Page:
Above: Basic Fighting Load, at the upper end of a practical maneuverability weight.
- Battle Belt as described.
- Camelbak Hydration Pack
- Crye JPC Plate Carrier.
Lite Patrol Pack
My favorite for this role of Lite Patrol Pack is the Karrimor SF Predator 30. (Note: Get the 30 liter, not the 45.) If your mission requires you to carry more of a load, then this is what you go to. I have no intention of going bigger than this to a full ruck. Reasons for a larger Patrol Pack include weather and duration considerations. I will, however, try to plan the heavy loads out of it.
Crucial Points to Note
Once we get to the point of wearing the Battle Belt, the Plate Carrier, and the Hydration Small Pack, we are reaching the limits of what most people, with some physical conditioning, can effectively tactically maneuver in. You want to try and keep load at this level and not above. Make your own choices with the specifics of what you carry, number of magazines, ballistic plates or not, et cetera.
You have to make the judgment, at the intersection of weight and physical capability, of what you can really do. Thus you have to get out and train in this gear, to really know your limits and capabilities. Ballistic Plates may not always be an option for you. As the collapse draws out in the heat of summer and you are conducting a local security patrol, you will have options. You could go in the Lite Battle Belt only. You could drop the Plate Carrier for a chest rig. All of this is possible, and it must be practical. This is also why it is useful to have a chest rig that will clip on and off a plate carrier, or simply go on over the top of it.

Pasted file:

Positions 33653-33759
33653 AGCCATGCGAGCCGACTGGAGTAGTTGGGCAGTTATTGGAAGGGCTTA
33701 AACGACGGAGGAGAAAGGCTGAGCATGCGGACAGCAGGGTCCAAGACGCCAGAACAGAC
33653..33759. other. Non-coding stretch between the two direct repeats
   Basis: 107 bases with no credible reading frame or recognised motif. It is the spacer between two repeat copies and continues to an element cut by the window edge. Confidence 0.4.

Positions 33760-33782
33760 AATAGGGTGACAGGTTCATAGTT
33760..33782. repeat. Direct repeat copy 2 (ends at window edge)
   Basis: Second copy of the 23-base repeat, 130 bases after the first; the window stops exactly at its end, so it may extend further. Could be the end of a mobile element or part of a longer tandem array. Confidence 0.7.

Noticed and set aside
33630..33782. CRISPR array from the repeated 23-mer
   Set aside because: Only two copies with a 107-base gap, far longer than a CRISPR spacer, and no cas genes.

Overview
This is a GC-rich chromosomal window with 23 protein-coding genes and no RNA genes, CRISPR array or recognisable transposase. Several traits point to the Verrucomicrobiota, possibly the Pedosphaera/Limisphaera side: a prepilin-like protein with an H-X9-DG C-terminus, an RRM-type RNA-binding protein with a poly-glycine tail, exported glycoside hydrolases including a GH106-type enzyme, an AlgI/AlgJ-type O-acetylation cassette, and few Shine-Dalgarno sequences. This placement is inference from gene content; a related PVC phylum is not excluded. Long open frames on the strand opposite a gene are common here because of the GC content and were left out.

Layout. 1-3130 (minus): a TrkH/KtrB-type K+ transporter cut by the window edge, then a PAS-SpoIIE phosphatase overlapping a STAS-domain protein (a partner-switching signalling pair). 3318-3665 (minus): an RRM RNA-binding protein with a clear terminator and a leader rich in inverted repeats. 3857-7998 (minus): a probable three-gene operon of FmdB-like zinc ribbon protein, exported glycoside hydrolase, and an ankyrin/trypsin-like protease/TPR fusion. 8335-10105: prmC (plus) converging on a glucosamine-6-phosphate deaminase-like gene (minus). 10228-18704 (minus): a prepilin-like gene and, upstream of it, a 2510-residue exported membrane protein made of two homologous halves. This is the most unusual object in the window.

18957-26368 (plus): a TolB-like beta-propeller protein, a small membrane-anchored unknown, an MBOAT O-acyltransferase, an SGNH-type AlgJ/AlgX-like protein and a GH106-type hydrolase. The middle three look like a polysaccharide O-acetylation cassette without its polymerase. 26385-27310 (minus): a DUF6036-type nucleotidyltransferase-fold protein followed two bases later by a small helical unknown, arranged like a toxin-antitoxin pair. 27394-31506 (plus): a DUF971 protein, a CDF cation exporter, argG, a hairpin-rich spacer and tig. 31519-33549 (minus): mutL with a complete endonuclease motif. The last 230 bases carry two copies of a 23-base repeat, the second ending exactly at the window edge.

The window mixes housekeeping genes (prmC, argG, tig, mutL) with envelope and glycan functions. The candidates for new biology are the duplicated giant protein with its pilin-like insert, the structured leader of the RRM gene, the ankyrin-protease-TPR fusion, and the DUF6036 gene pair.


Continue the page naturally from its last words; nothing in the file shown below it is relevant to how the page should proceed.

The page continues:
Crucially, if you are carrying too much of a load, it will make you unwilling to make the right choices when you are out there. This is the intersection of physical fitness and load carried. You will avoid moving to that high ground for overwatch and you will not take a good fire position, or you will only go to a knee for cover when you should have gone prone. You have to balance the weight you carry with what you can operate in effectively without shortcuts.
- Plan operations intelligently.
- Utilize logistics to reduce the load that has to be carried on the man.
- For operations outside of your immediate home base footprint, utilize transport for:
- Ammo resupply,
- Food, water, and logistics, and
- Casualty evacuation.
- Stop overloading yourself with gear that you “may need”.
- Only wear a combat load that you have the physical ability to maneuver in.
- Do the PT to reach an intersection where you can carry a sufficient basic load that makes you effective in combat.
- Aspire to lightweight ballistic plates to increase your survivability, if you have the conditioning to ensure they do not reduce your survivability by impairing your maneuverability. It is an intersection of fitness, load, and judgment.
- If you find yourself with a requirement for larger loads, do everything you can by planning to move that load to transport.
- Try to keep the man only ever moving with the basic load that he can handle in combat, and work to bring resupply/casualty evacuation as needed.
About The Author
Max Alexander is a tactical trainer and author. He is a lifelong professional soldier with extensive military experience. He served with British Special Operations Forces, both enlisted and as a commissioned officer; a graduate of the Royal Military Academy Sandhurst. Max served on numerous operational deployments, and also served as a recruit instructor. Max spent five years serving as a paramilitary contractor in both Iraq and Afghanistan. This included working on contract for the U.S. Government in Iraq, a year of which was based out of Fallujah, and also two years working for the British Government in Helmand Province, Afghanistan. He operates Max Velocity Tactical (MVT).